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Gay UK Doctor Commits Suicide After Coming Out To Disapproving Mother Who Told Him to Get 'Cured'

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A London doctor committed suicide when he jumped from the fourth floor of his luxury penthouse apartment on Harley Street in reaction to his mother telling him to "seek a cure," after coming out to her, reports the London Evening Standard

Dr. Nazim Mahmood leapt to his death from his balcony the street on July 30, traumatizing nearby pedestrians and children who witnessed his death. An inquest at St. Pancras Coroners Court relayed information that before Mahmood's death, he told his mother that he was gay and revealed his 13-year relationship with his fiance, Matthew Ogston.

Dr. Mahmood kept his sexuality secret from his Muslim family in Birmingham because of fears that their religion would prevent them from accepting him. When Dr. Mahmood returned home to celebrate Eid, commonly known as Ramadan, he decided to come out to his family. Ogston, Mahmood's fiance, revealed that the doctor's mother was less than supportive.

Said Ogston:

"She had suggested to him he needed to see a psychiatrist to see if he could be cured. Together I think they agreed they would get through it. Telling someone they needed to be cured would not be the easiest thing to take."

The court found that Dr. Mahmood, having never suffered from depression or any other mental illness, took the drugs mephedrone and ketamine shortly before his death. Dr. Mahmood was a GP who also ran Face Clinic London - a chain series of medical clinics providing facial treatments for wrinkles such as Botox and chemical peels. Ogston is deeply saddened in the passing of the man he was about to marry, calling him his "soulmate."

Coroner Mary Hassell officially ruled that Dr. Mahmood took his life, and no foul play is involved. Hassell also expressed sadness for Dr. Mahmood's situation.

Said Hassell:

Uk"It seems incredible that a young man with so much going for him could have taken his own life. But what I’ve heard is that he had one great sadness which was the difficulty his family had in accepting his sexuality.

"It seems desperately sad that in 2014 a person should feel that they can’t be accepted because of the way that they live and I can only feel the deepest sympathy for Nazim that he felt so sad and desperate about this that he took his life."

Witnesses say Mahmood's body was left lying on the pavement, covered with a thin, red blanket, just yards away from a busy shopping area for almost four hours. One witness said, "The body was left outside for hours. I can't believe they just left it there. It's like he's an animal." A Scotland Yard spokesman apologized for not having a tent available to shield the body from the public.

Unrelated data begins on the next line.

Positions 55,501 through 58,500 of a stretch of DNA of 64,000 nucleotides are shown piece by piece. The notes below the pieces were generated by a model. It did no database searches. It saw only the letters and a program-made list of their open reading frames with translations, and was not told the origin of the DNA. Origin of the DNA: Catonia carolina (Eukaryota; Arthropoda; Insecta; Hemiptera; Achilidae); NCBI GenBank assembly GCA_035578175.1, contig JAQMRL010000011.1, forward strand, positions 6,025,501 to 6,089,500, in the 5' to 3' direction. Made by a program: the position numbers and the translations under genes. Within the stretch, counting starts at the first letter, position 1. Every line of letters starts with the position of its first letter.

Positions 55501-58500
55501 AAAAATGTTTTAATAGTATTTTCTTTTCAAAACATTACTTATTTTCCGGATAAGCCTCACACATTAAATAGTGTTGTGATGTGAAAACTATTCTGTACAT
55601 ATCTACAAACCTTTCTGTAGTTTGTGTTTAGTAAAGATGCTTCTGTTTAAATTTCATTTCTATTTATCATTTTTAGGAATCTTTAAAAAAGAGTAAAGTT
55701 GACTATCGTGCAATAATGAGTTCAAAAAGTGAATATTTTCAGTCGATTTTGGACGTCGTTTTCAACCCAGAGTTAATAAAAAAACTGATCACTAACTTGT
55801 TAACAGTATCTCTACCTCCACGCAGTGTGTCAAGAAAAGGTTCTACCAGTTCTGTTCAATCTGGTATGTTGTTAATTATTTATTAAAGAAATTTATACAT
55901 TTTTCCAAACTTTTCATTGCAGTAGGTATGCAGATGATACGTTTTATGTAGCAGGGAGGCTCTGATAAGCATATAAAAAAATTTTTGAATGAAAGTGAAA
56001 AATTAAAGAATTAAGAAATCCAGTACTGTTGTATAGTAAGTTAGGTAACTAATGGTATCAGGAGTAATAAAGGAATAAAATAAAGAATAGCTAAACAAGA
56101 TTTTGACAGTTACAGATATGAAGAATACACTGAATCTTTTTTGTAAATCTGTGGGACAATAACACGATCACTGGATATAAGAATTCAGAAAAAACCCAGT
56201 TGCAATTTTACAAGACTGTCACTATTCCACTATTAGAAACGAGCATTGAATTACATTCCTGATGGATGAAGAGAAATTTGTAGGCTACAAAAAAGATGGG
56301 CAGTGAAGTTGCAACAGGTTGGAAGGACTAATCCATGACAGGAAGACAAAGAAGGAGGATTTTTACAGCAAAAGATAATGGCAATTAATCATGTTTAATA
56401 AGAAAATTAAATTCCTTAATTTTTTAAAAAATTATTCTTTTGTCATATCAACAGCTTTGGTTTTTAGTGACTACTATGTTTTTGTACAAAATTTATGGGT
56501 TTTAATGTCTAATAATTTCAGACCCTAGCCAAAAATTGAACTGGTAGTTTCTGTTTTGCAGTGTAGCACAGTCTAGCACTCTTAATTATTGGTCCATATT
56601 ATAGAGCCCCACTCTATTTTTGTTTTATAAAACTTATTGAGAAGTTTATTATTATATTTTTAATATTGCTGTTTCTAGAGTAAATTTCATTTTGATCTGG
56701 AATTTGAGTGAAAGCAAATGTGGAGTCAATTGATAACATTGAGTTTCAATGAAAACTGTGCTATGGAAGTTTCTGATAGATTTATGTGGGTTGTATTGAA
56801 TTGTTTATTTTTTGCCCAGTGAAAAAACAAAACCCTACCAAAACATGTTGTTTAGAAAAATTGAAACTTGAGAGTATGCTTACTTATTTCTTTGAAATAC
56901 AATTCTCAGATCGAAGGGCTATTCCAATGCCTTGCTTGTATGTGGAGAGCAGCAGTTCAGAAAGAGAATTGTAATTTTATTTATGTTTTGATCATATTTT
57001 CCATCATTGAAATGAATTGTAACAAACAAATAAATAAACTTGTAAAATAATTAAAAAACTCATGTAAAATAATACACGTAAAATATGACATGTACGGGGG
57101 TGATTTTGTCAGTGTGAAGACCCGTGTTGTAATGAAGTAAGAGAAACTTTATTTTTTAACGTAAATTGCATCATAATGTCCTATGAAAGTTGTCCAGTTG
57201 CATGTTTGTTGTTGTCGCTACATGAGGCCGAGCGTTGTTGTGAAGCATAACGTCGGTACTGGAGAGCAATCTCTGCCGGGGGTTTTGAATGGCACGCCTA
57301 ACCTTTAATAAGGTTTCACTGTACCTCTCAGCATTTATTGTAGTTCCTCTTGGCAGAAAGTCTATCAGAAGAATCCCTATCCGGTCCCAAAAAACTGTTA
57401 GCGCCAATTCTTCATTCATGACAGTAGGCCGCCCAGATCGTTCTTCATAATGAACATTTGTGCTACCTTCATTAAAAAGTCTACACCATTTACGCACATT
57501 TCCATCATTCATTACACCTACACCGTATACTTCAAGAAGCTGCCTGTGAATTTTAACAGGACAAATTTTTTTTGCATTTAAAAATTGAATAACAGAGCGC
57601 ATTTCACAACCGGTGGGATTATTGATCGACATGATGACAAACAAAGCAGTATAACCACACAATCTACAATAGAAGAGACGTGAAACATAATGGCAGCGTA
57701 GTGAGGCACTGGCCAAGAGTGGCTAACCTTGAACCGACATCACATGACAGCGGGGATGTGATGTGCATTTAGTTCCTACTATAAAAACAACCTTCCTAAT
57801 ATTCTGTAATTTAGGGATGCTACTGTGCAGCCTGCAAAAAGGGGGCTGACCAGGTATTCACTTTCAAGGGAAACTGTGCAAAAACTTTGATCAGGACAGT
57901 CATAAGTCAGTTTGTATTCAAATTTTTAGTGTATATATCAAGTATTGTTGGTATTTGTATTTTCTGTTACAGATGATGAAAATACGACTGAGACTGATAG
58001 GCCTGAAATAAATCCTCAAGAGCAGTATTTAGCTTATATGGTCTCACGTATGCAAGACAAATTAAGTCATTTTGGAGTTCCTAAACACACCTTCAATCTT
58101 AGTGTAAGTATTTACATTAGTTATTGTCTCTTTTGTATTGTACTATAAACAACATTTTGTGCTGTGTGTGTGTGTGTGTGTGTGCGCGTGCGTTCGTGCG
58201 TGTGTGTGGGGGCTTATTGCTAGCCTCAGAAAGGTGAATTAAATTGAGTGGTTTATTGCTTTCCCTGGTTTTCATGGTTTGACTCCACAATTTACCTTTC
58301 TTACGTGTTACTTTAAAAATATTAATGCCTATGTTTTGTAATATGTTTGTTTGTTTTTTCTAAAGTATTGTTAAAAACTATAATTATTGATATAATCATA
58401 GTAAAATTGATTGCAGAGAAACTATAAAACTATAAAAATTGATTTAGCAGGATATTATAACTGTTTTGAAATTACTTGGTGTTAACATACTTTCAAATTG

The spokesman said:

"There was no tent available to officers to shield the body from the public. Officers instead used blankets. We apologise for any distress this may have caused members of the public."

Dr. Nazim Mahmood graduated from Birmingham Medical school in 2003 and moved to London a year later. He worked in several hospitals with a variety of specialties including HIV medicine, gynecology, orthopedics, pediatrics, accident and emergency before completing specialist training as a GP. Dr. Mahmood, along with colleague Dr. Anita Kapoor, founded Face Clinic London in 2009 with clinics located in Soho, West Hampstead and Harley Street.


'Rhinestone Rhino' Unveiled in Birmingham UK's Gay Village

Rhinestonerhino

I've posted about this project occasionally over the past year. The massive sparkling rhinoceros being approved by the Birmingham, England City Council to revitalize the city center and gay village is now a reality, the Birmingham Mail reports:

Three artists were commissioned to design and create the rhino: Emma Butler, Vikki Litton and Robbie Coleman. Emma said they started making the statue in February. It was made out of a polystyerene mould, carved into a rhino shape and then coated in fibreglass. Its “bling” was created out of 80 pieces of smashed mirror and dozens of fake diamonds.

“We’re immensely proud of it and feel like proud parents but know that it now belongs to the community,” she said.

She said they had also given the rhino - which is neither male or female but gender neutral - a “heart”. This is a memory stick put inside the statue containing music, photos, videos and stories from the city’s lesbian and gay community.